Even though it is not a requirement of a unit testing framework, one notable feature in the CppUTest is the Memory Leak detection support on a per-test level[9]. In this regard, the developers have made it possible to use CppUTest along with Google Test[10] so that it is possible to have Memory Leak Detection support along with all the other goodies from Google Test so giving out the best of both worlds.
CppUTest also has a C Interface so that it is easy to use it with pure C projects[11]. Like many other open source unit testing frameworks CppUTest is also actively maintained and supported.
Mocking Frameworks
The key concept behind most C++ mocking frameworks is ability to override virtual functions in derived classes.
Google Mock[12]
If you are already using Google Tests, Google Mock is a good choice of mocking framework. Even though Google Mock is implemented on top of Google Test, and depends on it, you can also easily configure Google Mock to work with another testing framework[13]. Also it should be noted that, when using Google Mock, you must use the bundled version of Google Test if you choose to use Google Test.
You can read more on using Google Mock here:
One thing to note is that Google Mock resides in a place between manual mocking and automated mocking. Expectation settings and validations are automated, yet you have to write some amount of manual code compared to other mocking frameworks like HippoMocks or FakeIt. However since Google Mock is included in Google Test framework it is also actively maintained and supported.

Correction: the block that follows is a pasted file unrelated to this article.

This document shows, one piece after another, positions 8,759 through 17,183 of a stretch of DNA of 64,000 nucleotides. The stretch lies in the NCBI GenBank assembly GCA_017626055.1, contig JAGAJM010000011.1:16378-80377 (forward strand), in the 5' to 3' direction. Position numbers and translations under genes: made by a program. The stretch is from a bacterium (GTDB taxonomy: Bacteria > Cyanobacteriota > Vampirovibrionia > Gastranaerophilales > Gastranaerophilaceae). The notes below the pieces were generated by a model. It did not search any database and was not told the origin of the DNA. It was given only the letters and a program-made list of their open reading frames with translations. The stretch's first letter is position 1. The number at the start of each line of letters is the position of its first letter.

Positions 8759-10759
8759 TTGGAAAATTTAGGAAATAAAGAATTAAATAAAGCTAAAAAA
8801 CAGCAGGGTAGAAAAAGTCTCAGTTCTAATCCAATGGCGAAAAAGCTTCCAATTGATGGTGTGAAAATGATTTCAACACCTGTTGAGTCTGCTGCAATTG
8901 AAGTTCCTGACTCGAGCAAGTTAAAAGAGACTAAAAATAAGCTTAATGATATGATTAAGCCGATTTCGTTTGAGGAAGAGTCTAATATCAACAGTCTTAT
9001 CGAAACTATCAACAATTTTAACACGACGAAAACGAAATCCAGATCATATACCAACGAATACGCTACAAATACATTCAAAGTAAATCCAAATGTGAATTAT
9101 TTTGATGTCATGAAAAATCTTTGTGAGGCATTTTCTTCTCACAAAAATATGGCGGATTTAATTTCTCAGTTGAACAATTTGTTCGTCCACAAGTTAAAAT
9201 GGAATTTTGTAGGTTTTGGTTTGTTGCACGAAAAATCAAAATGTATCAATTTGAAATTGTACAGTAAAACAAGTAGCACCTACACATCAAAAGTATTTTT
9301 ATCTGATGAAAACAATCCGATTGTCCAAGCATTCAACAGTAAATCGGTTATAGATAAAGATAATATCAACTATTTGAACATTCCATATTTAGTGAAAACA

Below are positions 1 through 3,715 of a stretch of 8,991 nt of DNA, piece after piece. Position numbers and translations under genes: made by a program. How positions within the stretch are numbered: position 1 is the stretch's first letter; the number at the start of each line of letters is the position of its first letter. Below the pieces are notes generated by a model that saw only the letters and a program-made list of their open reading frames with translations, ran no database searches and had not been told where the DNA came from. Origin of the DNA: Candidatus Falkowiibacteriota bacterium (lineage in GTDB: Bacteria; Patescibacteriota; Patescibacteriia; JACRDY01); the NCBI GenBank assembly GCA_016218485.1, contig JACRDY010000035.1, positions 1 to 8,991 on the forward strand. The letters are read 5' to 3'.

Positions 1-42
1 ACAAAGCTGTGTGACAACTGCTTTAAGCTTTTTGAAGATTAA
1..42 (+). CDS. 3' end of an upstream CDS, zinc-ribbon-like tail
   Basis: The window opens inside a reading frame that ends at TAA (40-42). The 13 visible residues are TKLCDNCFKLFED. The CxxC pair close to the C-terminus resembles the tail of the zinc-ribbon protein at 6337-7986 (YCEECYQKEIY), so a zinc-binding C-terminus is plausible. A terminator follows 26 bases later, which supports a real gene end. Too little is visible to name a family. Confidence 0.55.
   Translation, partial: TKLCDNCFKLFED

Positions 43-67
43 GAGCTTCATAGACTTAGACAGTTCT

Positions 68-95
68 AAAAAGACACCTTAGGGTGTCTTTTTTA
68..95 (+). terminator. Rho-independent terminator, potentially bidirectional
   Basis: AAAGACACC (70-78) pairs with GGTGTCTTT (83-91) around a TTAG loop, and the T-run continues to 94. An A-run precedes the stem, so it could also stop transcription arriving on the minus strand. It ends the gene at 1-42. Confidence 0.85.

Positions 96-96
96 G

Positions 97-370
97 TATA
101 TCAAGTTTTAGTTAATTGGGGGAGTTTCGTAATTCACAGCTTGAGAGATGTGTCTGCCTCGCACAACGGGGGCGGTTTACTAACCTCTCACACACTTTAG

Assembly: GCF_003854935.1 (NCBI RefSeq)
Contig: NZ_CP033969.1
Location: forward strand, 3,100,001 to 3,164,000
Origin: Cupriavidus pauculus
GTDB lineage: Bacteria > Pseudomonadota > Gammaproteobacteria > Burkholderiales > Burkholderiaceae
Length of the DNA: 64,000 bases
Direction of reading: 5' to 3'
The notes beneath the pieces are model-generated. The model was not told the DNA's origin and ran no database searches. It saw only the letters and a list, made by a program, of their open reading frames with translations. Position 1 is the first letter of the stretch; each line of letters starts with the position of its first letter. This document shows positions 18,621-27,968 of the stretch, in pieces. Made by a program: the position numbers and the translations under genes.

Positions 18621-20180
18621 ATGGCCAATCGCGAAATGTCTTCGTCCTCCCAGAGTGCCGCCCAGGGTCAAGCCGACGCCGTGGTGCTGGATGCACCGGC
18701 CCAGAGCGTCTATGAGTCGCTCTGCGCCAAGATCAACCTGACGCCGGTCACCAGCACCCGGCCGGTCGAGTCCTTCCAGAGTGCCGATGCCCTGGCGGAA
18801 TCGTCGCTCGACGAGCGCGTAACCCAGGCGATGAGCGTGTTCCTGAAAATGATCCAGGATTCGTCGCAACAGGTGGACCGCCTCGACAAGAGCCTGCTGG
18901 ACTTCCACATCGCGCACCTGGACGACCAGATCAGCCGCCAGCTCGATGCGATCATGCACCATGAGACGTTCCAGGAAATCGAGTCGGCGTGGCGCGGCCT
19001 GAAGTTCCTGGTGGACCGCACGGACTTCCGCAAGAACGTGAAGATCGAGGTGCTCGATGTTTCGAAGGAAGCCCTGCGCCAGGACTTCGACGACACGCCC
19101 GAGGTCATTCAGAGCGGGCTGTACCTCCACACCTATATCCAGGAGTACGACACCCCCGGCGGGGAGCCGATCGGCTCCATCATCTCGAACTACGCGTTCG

HippoMocks is provided as a single header file. So it is no brainer to use it with any C++ unit testing framework out there. Just include the header and you are good to go. HippoMocks is occasionally maintained and supported on github.
You can read more on using HippoMocks here.
Like HippoMocks, FakeIt is also provided as a single header file. However there is a couple of additional features that you might sometimes find it useful. Specially the ability to Spy on existing objects using a single line of code[16]. It also has very expressive Arrange-Act-Assert syntax. Similar to HippoMocks, FakeIt is also occasionally maintained and supported.
You can read more on using FakeIt here.
CppUTest also has support for building mocks. However unlike other mocking frameworks, the main idea is to make manual mocking easier and it does not support making automated mocks like other frameworks. Thus with regards to this, CppUTest supports using Google Mock directly in CppUTest[18]. Also since CppUMock is included in CppUTest it is also actively maintained and supported.
Test Runner Plugins for IDEs
Eclipse CDT
Eclipse CDT has C/C++ Unit Testing Support plugin available from marketplace which supports both Boost Test Runner and Google Test Runner.
Note: It may require to separately install “C/C++ Unit Testing Support” package under “Programming Languages” category by choosing “--All Available Sites” in Help->Install New Software in Eclipse CDT.
Apart from that if you are using CppUTest you may also install CppUTest Tests Runner from However at the moment it is not actively maintained so support for newer versions or bug fixes cannot be guaranteed.